More automakers are getting into the insane, high-horsepower supercar thing these days.
That’s great: The trend provided a variety of outrageously expensive and totally impractical cars to write about in 2017.
There’s the Ford GT, for instance. It’s essentially a racecar that was engineered to be legally driven on the street.
I would say that practical considerations took a back seat here — but, of course, there aren’t any. The thing resembling a trunk is so small, you could barely fit lunch in it.
The GT is also quite impractical to buy. First, you must apply and be approved by Ford. Second, it costs $450,000. Even if Ford likes you, your accountant might not.
I drove a GT on a racetrack near Salt Lake City, where it proved its ability in asphalt-hugging track mode. Then, I took it out to the mountains nearby, where I drove on flat, open roads along the way.
The 647-horsepower GT was a reasonably comfortable cruiser in the short term. But other supercars fare better on a long drive. The cabin for two people is tighter than a subway car at rush hour, and the air-conditioning system is as weak as the engine is strong. With a turbocharged V6 engine snuggled up tight behind the seats, the cabin also quickly gets toasty.
The GT is not the car I would choose for a cross-country trip, but it’s still an astounding piece of engineering.
Some might argue that the 840-horsepower Dodge Challenger Demon is not strictly a “supercar.” But it’s pretty hard to argue that it’s not extraordinarily super. It belongs to an interesting muscle car subspecies of the supercar.
The Demon is another track specialist, but in this case, the track is a drag strip. It’s engineered to go as fast as possible in a flat, straight line.
If you get one with no options, you will be doing that alone: Only the driver’s seat is standard. The front passenger seat and the rear bench seat are options at a cost of $1 each. (The car itself starts at $85,000.)
The Demon I drove on a drag strip in southern New Jersey had its front passenger seat, at least. On the strip, it was a loud, chest-pounding, straight-down-to-the-ground, roller-coaster thrill.
On the street, I drove a Demon that had all its seats and regular front tires — not the skinny “front runners” put on for the strip. A nicely equipped Demon with heated and cooled front seats and a high-end stereo proved to be an amiable road car out there.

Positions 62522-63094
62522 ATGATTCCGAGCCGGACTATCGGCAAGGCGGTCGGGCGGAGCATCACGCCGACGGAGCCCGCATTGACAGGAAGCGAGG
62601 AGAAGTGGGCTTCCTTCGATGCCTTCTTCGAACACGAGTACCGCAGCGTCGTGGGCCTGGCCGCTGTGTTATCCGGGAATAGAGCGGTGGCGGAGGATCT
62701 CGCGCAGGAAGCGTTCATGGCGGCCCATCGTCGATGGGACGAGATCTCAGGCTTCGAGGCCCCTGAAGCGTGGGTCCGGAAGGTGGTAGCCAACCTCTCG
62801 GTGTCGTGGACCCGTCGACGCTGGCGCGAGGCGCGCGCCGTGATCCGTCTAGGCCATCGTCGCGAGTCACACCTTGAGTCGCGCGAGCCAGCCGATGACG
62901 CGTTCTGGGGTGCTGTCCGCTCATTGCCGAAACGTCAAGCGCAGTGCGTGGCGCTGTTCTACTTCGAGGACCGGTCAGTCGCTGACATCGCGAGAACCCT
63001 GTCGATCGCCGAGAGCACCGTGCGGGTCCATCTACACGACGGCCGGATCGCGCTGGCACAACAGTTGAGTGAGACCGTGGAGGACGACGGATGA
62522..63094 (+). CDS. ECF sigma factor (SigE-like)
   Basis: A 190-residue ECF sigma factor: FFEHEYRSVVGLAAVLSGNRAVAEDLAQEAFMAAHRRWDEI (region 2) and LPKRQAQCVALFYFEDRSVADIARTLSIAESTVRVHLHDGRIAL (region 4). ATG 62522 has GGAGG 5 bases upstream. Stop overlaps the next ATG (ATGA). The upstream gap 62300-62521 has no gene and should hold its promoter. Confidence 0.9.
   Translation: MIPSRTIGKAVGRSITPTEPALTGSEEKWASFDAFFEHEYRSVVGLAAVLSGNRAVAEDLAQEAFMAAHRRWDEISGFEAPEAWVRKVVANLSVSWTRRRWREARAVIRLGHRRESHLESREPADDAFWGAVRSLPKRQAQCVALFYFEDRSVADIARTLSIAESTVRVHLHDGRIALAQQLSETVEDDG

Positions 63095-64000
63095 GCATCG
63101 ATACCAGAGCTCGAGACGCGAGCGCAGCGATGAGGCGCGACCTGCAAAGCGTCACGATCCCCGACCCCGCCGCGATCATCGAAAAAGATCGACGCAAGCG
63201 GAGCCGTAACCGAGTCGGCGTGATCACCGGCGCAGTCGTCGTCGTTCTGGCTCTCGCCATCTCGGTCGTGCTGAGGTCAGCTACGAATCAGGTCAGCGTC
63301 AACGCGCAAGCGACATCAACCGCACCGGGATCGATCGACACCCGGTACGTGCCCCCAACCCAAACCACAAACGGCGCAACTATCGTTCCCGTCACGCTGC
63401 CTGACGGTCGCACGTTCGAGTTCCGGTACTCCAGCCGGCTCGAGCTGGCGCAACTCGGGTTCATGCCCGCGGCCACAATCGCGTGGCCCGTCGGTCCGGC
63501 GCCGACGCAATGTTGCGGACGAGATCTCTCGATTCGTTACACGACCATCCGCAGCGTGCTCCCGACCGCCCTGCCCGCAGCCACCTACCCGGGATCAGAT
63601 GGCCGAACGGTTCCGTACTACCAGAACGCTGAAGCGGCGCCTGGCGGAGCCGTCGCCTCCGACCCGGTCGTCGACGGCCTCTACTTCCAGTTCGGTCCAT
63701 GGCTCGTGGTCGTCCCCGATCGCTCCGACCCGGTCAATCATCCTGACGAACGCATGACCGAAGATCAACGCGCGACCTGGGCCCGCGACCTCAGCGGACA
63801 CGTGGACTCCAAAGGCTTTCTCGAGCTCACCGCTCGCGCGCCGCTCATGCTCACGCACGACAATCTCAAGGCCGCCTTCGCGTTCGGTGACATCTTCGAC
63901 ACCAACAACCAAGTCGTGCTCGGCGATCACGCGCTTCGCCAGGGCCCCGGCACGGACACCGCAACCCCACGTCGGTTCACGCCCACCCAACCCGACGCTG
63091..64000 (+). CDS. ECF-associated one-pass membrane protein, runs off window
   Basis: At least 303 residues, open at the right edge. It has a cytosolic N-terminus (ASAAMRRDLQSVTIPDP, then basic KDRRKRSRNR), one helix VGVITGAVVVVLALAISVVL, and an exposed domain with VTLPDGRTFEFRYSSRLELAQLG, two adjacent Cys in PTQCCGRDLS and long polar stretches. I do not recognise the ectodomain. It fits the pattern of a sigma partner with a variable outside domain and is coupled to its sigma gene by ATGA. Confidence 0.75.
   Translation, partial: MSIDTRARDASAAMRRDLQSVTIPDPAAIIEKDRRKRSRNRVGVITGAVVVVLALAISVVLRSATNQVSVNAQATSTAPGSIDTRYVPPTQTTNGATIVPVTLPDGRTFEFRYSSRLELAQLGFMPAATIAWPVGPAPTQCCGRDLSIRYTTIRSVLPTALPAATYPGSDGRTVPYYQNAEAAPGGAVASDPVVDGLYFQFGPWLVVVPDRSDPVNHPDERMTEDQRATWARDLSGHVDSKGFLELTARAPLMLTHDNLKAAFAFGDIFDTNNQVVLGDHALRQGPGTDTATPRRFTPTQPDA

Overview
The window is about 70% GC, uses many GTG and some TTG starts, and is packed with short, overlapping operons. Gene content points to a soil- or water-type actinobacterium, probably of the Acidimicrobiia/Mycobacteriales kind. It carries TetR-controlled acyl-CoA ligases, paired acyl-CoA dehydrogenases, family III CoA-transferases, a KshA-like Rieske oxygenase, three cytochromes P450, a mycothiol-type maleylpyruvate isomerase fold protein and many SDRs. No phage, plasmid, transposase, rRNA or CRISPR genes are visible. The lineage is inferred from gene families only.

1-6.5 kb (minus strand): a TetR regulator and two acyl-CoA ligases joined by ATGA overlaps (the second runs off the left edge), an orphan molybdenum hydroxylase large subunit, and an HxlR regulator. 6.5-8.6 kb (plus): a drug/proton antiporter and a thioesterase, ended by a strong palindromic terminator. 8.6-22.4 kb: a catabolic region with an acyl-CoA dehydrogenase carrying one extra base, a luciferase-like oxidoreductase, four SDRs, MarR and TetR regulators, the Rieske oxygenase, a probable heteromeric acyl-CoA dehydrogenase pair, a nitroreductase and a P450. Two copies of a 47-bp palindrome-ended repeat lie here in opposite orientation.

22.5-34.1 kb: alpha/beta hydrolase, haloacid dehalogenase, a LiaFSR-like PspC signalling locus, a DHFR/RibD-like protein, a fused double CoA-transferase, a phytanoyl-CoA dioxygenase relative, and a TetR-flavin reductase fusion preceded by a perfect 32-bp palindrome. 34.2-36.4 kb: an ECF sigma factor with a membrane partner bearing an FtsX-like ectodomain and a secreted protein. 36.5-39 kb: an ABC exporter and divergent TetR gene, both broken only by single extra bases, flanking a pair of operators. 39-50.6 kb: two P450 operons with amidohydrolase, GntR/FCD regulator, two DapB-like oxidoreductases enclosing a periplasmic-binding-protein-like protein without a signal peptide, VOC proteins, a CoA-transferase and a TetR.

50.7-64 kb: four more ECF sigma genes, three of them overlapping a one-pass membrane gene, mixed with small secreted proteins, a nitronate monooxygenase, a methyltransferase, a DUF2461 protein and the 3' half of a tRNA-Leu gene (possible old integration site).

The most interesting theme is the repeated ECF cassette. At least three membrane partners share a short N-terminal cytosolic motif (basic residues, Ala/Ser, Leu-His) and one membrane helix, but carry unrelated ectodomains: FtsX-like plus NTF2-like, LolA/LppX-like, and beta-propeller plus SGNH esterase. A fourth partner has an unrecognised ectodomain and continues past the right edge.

The only real downside was the car’s extra-soft front suspension that made it drive like a holdover from the ’70s. Not everyone will mind that.
The Acura NSX probably had the greatest breadth of capability of any car I drove this year, and it’s one of my favorites.
Some people might argue that it’s not really a “supercar.” That’s because it’s an Acura, not a Lamborghini or McLaren, and it costs $160,000.
But it certainly looks exotic. And with 573 horsepower and all-wheel-drive, it holds its own against entry-level exotic cars like the $200,000 Lamborghini Huracán.
In its own slightly nerdy way, this tech-heavy car is a lot of fun. The NSX, a hybrid with a V6, lacks the Lamborghini’s throaty snarl. But it’s still a blast to drive on real roads or on a track.
And, unlike some other exotics, it’s also a genuine pleasure to let it stretch its legs on a long road trip.
The new $420,000 Lamborghini Aventador S, on the other hand, fits the supercar bill in every way. It’s all sharp edges, wings and Lamborghini-style, bare-knuckled aggression.
It’s a new, improved version of Lamborghini’s top-of-the-line V12 supercar that now features four-wheel steering and improved transmission. And of course, it’s also got 730 horsepower — even more than before.
It’s more agile on the track with all the changes, but it’s also nicer on public roads than the previous version.
Finally, at the deep end of the price pool — think Marianas Trench deep — is the Bugatti Chiron.
Some people roll their eyes at Bugatti, seeing the French automaker’s $3 million cars as just flashy exhibitions of one’s place on the winning side of gross income equality.
Well, yeah, of course they are all of that. But they are also amazing exhibitions of engineering and design.
Never before has a car this capable — 1,500 horsepower, 261 mph top speed — looked this beautiful or driven this nicely.
For a car of this sort — and it’s pretty much the only car of this sort — it says a lot that even at something resembling legal highway speeds, its qualities still shine.